Turkey’s Alevis Outraged by ‘Executioner’ Name for Bridge

Turkey’s Alevis, the country’s biggest religious minority, expressed outrage at a decision to name a new bridge after an Ottoman sultan who massacred their ancestors.

The government gave the name Yavuz Sultan Selim to the planned third bridge over the Bosporus in Istanbul during a May 29 ceremony. The emperor, also known as Selim the Grim, crushed the Alevis during a 16th-century military campaign against the Persian Safavid Empire.

Selim I was “the executioner of Alevis,” Huseyin Aygun, an Alevi lawmaker from the main opposition Republican People’s Party, said in a phone interview. Ali Balkiz, former head of an Alevi umbrella group, said his name “brings out feelings of hatred rather than sorrow.”

Alevis, members of an unorthodox offshoot of Shiite Islam, may make up one-fifth of Turkey’s population. They have complained of discrimination under Prime Minister Recep Tayyip Erdogan, whose party has been in power since 2002 and has roots in Sunni Islamist movements.

Erdogan has promoted Turkey’s Ottoman past, when the sultans were also religious leaders for the world’s Sunni Muslims, over the secular system created by Mustafa Kemal Ataturk in the 20th century. Selim, the first sultan to take the title of Caliph of Islam, also added lands as far afield as Egypt to the empire.

As conflict in the Middle East divides the region along sectarian lines, Turkey has been increasingly pulled onto the Sunni side. It’s backing Sunni-led rebels in Syria seeking to overthrow Bashar al-Assad, whose Alawite sect is also derived from Shiism. Turkey has also quarreled with Shiite-led governments in Iraq and Iran.

‘Great Sultan’

The government has denied discrimination against Alevis. The bridge’s name was chosen “to pay tribute to a great sultan who expanded the boundaries of our empire and who brought sacred relics” of the Prophet Mohammad to Istanbul, President Abdullah Gul said at the ceremony.

It was held on the anniversary of the 1453 capture of Istanbul by Sultan Mehmet the Conqueror, after whom the second Bosporus bridge was named in the 1980s.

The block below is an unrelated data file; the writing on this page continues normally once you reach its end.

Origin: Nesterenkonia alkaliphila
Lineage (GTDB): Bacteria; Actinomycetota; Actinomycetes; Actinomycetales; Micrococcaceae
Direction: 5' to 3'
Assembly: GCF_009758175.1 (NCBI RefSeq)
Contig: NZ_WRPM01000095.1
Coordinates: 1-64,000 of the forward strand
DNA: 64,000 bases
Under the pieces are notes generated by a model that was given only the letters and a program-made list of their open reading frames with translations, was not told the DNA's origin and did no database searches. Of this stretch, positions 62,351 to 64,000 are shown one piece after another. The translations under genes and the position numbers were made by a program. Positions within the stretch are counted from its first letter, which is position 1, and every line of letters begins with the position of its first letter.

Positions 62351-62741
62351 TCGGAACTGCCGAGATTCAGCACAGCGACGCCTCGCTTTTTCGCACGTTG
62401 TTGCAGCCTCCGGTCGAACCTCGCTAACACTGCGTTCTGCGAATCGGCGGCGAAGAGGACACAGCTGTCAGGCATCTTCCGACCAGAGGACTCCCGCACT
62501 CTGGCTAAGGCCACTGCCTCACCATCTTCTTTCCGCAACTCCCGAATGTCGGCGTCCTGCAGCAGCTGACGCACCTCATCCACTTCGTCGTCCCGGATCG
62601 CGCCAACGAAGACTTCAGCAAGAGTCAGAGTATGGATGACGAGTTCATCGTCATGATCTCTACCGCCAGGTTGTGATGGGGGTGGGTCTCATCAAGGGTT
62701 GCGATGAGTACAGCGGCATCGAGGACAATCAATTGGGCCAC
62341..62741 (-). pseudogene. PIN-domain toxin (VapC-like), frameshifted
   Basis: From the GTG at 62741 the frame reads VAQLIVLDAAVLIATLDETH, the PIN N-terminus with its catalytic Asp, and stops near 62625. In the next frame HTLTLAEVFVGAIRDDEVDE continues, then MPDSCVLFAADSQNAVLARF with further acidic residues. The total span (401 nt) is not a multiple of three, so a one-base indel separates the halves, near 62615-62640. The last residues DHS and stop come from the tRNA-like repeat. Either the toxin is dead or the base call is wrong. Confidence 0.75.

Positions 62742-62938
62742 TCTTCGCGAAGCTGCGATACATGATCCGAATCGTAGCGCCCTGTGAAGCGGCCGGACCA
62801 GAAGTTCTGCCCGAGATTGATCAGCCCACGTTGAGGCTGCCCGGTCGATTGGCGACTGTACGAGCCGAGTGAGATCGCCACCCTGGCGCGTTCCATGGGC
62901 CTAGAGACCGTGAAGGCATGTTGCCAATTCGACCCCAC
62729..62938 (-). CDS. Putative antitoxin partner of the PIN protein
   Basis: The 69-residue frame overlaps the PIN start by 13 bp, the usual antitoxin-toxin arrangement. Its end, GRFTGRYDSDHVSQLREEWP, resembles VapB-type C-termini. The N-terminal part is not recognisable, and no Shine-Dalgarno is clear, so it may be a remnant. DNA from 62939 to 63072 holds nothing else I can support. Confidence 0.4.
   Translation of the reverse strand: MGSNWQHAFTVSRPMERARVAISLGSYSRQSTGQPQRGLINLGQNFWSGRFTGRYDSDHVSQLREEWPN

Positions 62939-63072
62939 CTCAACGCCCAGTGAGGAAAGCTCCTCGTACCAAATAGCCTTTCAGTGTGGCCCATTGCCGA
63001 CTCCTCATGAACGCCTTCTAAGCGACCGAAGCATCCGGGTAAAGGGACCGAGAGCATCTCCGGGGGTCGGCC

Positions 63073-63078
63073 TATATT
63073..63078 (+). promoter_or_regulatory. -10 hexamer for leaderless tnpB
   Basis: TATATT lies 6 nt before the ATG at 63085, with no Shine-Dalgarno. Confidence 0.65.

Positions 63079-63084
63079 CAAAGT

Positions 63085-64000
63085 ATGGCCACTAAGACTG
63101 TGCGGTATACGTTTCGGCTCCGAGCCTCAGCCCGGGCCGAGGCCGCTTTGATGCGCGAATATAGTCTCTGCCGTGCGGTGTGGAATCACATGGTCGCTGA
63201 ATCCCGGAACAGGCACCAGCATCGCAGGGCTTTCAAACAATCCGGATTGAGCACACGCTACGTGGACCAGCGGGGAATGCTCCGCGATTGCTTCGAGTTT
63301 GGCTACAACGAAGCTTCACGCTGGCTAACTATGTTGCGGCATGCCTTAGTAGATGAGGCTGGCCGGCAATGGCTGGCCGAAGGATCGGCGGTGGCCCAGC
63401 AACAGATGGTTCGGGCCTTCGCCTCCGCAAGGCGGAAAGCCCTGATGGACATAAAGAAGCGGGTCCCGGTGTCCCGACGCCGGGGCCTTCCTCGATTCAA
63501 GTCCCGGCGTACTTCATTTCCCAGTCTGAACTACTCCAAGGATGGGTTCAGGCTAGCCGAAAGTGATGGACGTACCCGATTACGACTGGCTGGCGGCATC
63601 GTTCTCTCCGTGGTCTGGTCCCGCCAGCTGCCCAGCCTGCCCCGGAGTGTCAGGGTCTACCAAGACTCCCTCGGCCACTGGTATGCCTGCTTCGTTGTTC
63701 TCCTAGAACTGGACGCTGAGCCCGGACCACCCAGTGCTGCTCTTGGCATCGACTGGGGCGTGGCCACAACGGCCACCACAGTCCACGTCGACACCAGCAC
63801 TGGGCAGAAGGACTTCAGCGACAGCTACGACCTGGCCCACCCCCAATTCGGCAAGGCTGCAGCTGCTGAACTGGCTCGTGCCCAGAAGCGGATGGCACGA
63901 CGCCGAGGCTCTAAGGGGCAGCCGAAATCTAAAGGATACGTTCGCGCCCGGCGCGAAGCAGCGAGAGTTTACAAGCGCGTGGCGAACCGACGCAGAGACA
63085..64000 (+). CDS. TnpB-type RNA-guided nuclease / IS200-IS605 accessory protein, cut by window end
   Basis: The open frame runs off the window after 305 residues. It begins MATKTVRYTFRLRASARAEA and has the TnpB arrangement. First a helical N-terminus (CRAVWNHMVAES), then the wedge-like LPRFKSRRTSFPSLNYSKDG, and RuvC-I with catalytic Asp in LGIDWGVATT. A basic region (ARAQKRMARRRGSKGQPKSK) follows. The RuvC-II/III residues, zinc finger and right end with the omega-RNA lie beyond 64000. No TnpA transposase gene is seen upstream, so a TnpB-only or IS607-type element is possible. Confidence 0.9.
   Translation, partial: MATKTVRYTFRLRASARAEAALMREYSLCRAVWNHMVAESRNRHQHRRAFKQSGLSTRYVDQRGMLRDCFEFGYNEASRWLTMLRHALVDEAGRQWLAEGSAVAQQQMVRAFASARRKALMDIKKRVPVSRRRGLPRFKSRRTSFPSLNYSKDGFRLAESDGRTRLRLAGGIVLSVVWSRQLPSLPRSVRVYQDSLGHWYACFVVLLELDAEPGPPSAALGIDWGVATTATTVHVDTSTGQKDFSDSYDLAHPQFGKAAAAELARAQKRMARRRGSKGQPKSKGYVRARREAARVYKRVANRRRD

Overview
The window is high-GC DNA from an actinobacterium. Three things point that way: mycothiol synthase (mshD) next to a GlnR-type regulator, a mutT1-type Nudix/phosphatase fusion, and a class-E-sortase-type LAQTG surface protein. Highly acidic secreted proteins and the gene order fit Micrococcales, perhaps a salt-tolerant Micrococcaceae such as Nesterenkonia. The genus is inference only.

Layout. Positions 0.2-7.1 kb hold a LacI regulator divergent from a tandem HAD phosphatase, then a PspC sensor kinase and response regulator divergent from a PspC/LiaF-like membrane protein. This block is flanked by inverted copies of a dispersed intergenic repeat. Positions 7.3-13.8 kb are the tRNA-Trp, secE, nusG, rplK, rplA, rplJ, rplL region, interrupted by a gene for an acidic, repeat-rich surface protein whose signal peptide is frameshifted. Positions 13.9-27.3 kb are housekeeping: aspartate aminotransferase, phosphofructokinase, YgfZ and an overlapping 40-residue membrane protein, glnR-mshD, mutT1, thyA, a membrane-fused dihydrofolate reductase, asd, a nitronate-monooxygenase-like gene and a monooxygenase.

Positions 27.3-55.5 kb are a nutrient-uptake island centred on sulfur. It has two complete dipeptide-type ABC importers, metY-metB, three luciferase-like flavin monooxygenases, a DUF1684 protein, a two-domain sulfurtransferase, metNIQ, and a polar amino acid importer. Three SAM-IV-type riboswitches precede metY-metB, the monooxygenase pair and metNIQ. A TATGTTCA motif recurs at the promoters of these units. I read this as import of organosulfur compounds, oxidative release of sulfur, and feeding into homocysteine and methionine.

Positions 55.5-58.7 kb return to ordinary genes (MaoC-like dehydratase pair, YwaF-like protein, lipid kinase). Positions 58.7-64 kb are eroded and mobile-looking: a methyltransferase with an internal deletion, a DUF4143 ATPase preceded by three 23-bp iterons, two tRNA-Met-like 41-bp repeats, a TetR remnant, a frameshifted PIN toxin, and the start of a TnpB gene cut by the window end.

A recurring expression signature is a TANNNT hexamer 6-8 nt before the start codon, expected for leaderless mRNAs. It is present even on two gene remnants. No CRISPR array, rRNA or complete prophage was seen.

The $3 billion suspension bridge will be the world’s widest. Erdogan asked the builders, who include Hyundai Development Co. (012630) and Astaldi SpA (AST), to finish it within two years, months earlier than scheduled.

There are no official figures for the size of Turkey’s Alevi minority. Hasan Cem Yilmaz, general secretary of an Alevi group in Ankara, the Pir Sultan Abdal Culture Association, puts the figure at between 10 and 15 million, out of 76 million.

Ottoman Past

Ilter Turan, a professor of political science at Istanbul’s Bilgi University, said he didn’t think the name was intended as a “message to Alevis.”

“I see it as a preference by the government to romanticize and accept the Ottoman past as a whole,” he said in a phone interview.

Balkiz said Erdogan’s government has ignored Alevi demands for religious equality and recognition of their houses of worship, which are denied state funding unlike more than 84,000 Sunni mosques.

“We wanted an end to compulsory religious culture and ethics classes with a Sunni bias” in schools, he said. Instead, “they introduced new elective lessons, including the Koran and the life of the prophet.”

Violent History

Turkey’s Presidency of Religious Affairs finances Sunni mosques. Its budget increased 18 percent this year, triple the rate of inflation, to 4.6 billion liras ($2.5 billion), according to the Finance Ministry.

The European Union has flagged discrimination against Alevis as a problem for Turkey’s membership bid. “Alevis continue to experience difficulties in establishing new places of worship,” EU enlargement chief Stefan Fule said May 13.

Alevis, who do away with many customary Islamic practices, including the separation of men and women in prayer and taboos on alcohol, are considered heretics by many Sunni and Shia traditionalists.

There is a history of violence against Alevis in Turkey.

An arson attack on a hotel in the central city of Sivas in 1993 left 37 people dead, including several Alevi writers and singers. They had gathered to commemorate Pir Sultan Abdal, a 16th-century poet hanged for preaching rebellion. Nationalists and religious extremists went on a weeklong rampage in the southern province of Kahramanmaras in 1978 that left more than 100 Alevis dead.

Before those killings, Alevi houses were marked with red paint. Yilmaz said by telephone that he was “worried for the safety of Alevis” because he’d heard reports that the practice has recurred recently in cities including Istanbul and Bursa.

To contact the reporter on this story: Selcan Hacaoglu in Ankara at shacaoglu@bloomberg.net

To contact the editor responsible for this story: Andrew J. Barden at barden@bloomberg.net

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